Hundreds of affordable homes promised for Dublin’s new south city suburb

Had it been a scene in a movie, it wouldn’t have ended well. A short drive along a circuitous route through open fields on the edge of a motorway on the outskirts of the city followed by a meeting with two men in suits wearing surgical masks.

Thankfully however, nothing untoward came of this meeting with Eddie Byrne and Michael Hynes of homebuilder Quintain Ireland at the company’s as yet undeveloped Cherrywood Village site in south Dublin. The masks are, of course, an obligatory requirement for doing business in the midst of Covid-19.

And when it comes to progressing the hugely ambitious masterplan it has for Cherrywood, Quintain would seem intent on doing quite a lot of business between now and 2025. By that point, the company says it will have completed 1,300 of the 3,000 new homes it has in mind for the wider 118-acre Cherrywood land holding that

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Sydney suburb where house prices grew 10% during lockdown

The coronavirus pandemic has helped push Australian home values lower for four months in a row, but some suburbs have been bucking the trend in spectacular fashion, new analysis reveals.’s latest update reports that while regional Australia is generally outperforming the broader housing market, expensive suburbs are also surging higher – at odds with historic downturn house price trends.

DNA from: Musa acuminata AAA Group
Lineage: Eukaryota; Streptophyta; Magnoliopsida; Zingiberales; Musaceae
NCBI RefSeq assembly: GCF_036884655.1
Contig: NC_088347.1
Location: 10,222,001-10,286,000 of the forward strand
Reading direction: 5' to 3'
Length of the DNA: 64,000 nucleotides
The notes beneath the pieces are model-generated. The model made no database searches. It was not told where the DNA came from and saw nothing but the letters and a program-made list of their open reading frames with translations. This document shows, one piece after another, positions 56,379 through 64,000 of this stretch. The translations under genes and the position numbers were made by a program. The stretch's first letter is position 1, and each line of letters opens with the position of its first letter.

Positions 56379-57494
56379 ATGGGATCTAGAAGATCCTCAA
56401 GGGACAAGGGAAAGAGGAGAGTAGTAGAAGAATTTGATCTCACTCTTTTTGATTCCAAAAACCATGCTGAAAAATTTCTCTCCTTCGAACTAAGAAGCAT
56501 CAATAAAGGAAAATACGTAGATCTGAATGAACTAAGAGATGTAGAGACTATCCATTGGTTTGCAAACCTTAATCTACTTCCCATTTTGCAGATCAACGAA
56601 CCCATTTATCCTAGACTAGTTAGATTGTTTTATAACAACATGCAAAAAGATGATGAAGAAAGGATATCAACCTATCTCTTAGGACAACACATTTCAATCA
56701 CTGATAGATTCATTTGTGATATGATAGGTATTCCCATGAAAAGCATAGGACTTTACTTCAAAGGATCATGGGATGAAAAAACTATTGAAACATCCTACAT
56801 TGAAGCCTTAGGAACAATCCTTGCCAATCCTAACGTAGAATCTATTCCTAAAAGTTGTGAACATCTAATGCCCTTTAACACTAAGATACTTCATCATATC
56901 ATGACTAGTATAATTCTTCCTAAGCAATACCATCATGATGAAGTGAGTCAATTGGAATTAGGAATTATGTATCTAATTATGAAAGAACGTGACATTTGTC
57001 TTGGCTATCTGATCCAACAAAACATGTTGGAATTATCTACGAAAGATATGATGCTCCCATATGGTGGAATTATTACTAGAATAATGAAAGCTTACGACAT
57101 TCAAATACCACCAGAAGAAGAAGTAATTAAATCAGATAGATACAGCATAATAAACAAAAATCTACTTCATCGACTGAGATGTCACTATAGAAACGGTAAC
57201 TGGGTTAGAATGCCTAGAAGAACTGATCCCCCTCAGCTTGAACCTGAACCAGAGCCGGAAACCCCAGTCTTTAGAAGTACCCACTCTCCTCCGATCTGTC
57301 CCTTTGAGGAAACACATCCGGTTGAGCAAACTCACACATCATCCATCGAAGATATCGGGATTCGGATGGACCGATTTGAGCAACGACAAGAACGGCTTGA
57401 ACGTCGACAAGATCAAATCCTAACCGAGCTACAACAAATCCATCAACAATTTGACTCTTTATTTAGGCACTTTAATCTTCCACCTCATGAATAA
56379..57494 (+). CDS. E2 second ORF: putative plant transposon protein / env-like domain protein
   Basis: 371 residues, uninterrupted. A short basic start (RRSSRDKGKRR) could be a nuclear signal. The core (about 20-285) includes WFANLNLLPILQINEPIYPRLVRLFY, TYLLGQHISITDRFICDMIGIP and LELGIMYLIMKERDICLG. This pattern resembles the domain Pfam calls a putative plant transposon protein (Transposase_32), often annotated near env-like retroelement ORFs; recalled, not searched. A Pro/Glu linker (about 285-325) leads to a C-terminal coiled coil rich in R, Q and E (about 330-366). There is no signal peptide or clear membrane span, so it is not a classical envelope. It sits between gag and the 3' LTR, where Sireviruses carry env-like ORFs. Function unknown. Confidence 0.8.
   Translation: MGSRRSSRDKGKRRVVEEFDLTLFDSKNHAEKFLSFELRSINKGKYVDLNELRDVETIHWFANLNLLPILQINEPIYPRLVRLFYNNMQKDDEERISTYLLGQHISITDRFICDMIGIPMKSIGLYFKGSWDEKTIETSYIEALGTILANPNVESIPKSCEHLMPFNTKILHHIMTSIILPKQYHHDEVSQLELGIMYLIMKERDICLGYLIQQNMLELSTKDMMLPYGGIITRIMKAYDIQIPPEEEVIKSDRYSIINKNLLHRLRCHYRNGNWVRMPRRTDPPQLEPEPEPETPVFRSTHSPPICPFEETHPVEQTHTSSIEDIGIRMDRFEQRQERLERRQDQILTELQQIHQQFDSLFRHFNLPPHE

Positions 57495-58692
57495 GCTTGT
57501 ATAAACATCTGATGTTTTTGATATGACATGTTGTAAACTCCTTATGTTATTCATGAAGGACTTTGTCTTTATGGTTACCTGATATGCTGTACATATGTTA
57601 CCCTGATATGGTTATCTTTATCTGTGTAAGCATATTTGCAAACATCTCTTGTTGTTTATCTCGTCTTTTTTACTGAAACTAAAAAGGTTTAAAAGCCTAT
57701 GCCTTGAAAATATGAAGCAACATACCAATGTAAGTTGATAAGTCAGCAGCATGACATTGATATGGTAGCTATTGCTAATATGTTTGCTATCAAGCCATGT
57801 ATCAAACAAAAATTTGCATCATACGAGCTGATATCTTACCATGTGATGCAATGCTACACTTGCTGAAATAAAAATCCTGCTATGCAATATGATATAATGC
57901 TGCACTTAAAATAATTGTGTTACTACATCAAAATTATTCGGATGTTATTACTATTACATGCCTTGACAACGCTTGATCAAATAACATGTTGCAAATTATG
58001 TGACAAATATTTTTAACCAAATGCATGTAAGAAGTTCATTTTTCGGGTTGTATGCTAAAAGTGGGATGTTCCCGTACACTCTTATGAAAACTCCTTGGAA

Chief economist Nerida Conisbee said global data highlights some “interesting trends” in just how resilient house prices have been, with most markets around the world declining only slightly or increasing. 

“A lot of this has to do with strong momentum leading up to the ‘Great Lockdown’, however, even on a quarterly basis, we are not seeing the catastrophic falls in house prices we would expect to see following such a sharp increase in unemployment,” she said.

Housing experts have forecast falls of between 10 per cent and 30 per cent,

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$185K homes planned for Fort Worth suburb part of ‘pocket neighborhood’ trend

North Texas residents 55 and older may be getting a novel housing option that emphasizes green space and community involvement.


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Shannon Arnold, a developer for the firm Kara Casa, plans to turn six acres at 439 Mansfield Cardinal Road into a “pocket neighborhood.” The area would hold 48 houses, divided into a series of community pods that open into communal parks, gardens and lawns. The cottage-style homes, ranging from 800 to 1,200 square feet, would include porches and an enclosed parking space.

The houses will sell at around $185,000, Arnold told the Kennedale City Council, offering empty-nesters and people looking to downsize an affordable housing option more personable than an apartment complex.

“They don’t encourage the community, even though they set out to do that,” Arnold said, referring to apartments. “The end result is it’s not for everybody.”

For comparison, the median home price in Tarrant County was

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